Mr. Delgado’s bubble test revealed that he did indeed have a PFO in his heart. So, on the Monday after Thanksgiving, Ramon Quesada, M.D., an interventional cardiologist with Miami Cardiac & Vascular Institute, performed a routine, minimally invasive procedure known as a PFO transcatheter repair.
“I had the utmost confidence in Dr. Quesada – I’ve known and trusted him for many years,” says Mr. Delgado. “He actually implanted cardiac stents in my father years ago and I knew he was the best doctor for this procedure because he’s performed it so many times.”
In a separate procedure, Mr. Delgado’s cardiologist, Lauren Frost, M.D., implanted a tiny device just under the skin of his chest – a cardiac event recorder that would allow for continuous remote monitoring of his heart for the next couple of years and indicate if there were any undetected problems such as atrial fibrillation that an electrocardiogram (EKG) might have missed. Nothing abnormal was ever detected, Mr. Delgado says, and the device was removed last year.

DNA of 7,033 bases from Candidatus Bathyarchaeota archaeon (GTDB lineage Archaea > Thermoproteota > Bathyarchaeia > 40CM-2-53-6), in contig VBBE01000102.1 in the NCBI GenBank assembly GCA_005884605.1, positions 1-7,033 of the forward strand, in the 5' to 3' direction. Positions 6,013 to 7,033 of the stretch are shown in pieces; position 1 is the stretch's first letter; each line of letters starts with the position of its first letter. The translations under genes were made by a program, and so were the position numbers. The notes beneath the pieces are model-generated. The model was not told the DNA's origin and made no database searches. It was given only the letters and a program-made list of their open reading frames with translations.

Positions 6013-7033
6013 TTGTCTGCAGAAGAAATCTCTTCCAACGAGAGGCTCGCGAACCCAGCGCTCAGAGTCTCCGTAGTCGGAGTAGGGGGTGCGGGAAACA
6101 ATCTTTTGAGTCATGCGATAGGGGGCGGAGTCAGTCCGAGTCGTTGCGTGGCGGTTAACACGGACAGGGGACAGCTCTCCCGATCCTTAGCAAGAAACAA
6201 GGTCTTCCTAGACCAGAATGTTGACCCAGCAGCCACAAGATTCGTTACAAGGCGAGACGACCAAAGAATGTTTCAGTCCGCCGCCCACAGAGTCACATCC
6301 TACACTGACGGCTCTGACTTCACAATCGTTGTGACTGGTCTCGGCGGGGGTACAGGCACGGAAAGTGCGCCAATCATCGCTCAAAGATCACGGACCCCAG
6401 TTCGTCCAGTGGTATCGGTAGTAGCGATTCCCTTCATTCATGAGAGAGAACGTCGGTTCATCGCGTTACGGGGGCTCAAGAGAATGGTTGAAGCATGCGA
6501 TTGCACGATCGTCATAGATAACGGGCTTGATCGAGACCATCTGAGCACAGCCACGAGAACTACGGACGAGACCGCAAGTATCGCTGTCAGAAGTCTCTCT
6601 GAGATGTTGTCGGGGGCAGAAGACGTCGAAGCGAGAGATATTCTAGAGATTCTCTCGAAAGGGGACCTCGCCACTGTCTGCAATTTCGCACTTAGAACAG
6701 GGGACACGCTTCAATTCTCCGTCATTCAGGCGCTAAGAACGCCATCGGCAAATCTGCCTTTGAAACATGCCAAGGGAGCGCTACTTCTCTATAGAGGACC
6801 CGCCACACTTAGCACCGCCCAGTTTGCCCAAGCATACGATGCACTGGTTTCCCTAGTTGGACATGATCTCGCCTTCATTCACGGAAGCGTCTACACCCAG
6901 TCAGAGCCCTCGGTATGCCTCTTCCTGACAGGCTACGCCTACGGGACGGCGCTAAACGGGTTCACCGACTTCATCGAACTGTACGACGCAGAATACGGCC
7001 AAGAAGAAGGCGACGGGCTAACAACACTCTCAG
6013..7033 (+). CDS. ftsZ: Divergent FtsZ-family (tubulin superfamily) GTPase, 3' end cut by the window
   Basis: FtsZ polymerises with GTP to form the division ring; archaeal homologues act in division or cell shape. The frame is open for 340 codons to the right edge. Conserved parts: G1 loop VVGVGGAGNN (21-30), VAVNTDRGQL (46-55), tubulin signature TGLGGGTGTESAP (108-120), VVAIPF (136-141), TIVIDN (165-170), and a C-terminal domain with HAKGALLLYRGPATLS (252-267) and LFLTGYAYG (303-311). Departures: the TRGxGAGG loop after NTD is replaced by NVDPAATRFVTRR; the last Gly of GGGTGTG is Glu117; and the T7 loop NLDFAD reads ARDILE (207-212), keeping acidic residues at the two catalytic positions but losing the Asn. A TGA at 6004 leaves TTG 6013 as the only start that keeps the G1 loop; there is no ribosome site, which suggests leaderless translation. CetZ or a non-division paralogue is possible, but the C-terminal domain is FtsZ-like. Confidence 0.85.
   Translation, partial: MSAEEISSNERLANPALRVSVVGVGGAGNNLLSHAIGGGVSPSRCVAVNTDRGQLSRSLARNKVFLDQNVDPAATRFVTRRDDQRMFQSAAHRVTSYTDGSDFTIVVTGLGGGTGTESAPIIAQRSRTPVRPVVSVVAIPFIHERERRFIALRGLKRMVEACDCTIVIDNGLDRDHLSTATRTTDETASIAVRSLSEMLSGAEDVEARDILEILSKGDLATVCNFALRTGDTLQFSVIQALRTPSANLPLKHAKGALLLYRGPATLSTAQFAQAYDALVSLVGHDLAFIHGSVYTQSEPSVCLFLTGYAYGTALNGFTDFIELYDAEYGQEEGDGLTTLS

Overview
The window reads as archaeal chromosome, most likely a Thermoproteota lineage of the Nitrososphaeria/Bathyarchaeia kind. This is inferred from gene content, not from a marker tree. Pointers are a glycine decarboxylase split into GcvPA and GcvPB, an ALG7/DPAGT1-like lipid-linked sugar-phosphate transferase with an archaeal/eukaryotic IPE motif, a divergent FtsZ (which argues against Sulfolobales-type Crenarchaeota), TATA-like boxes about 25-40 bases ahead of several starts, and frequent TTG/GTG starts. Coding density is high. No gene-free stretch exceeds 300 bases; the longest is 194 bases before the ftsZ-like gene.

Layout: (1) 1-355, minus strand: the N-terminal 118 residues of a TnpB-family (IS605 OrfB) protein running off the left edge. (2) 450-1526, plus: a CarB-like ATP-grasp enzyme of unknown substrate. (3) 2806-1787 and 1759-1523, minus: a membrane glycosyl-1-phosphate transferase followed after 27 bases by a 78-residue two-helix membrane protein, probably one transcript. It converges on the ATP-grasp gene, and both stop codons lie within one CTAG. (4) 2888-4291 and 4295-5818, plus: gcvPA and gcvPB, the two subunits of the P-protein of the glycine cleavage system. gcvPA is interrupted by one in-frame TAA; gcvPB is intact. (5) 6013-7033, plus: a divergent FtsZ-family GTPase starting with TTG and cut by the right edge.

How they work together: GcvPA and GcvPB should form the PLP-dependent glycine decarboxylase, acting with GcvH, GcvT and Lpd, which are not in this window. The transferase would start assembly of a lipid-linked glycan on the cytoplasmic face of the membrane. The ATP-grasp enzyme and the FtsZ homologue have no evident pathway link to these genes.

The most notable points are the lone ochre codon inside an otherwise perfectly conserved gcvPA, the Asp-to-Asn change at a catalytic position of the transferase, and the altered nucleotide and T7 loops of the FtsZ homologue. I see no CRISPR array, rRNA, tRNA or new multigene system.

Lucky and thankful
Mr. Delgado’s case proved to be far more complicated than vertigo but today, almost three years to the day after he was driven to the Emergency Room at Baptist Hospital, he says he’s feeling much better and has much to be thankful for.
“I sure messed up everyone’s Thanksgiving three years ago,” he says. “Recovery took some time but I was able to do it without the help of physical therapy.” Today, he says he’s back to where he was before his stroke. “Maybe not 100 percent, but certainly 99.9 percent.”
One of the words Mr. Delgado heard many times from doctors and nurses during his week-long stay at Baptist Hospital was “lucky.” As in, “You had a stroke and you can walk? You’re so lucky!” Or, “You’re lucky – most people need months of physical therapy after a stroke and you didn’t even need a single session!”
Mr. Delgado agrees. “I’m very lucky – and thankful. I’m thankful that my wife insisted on taking me to Baptist Hospital. I’m thankful that the medical staff there is highly trained to diagnose and treat stroke. And I’m thankful that my stroke caused no lasting damage.”
As for his Thanksgiving plans this year? Mr. Delgado says he’s looking forward to a quiet time with his family…“at home.”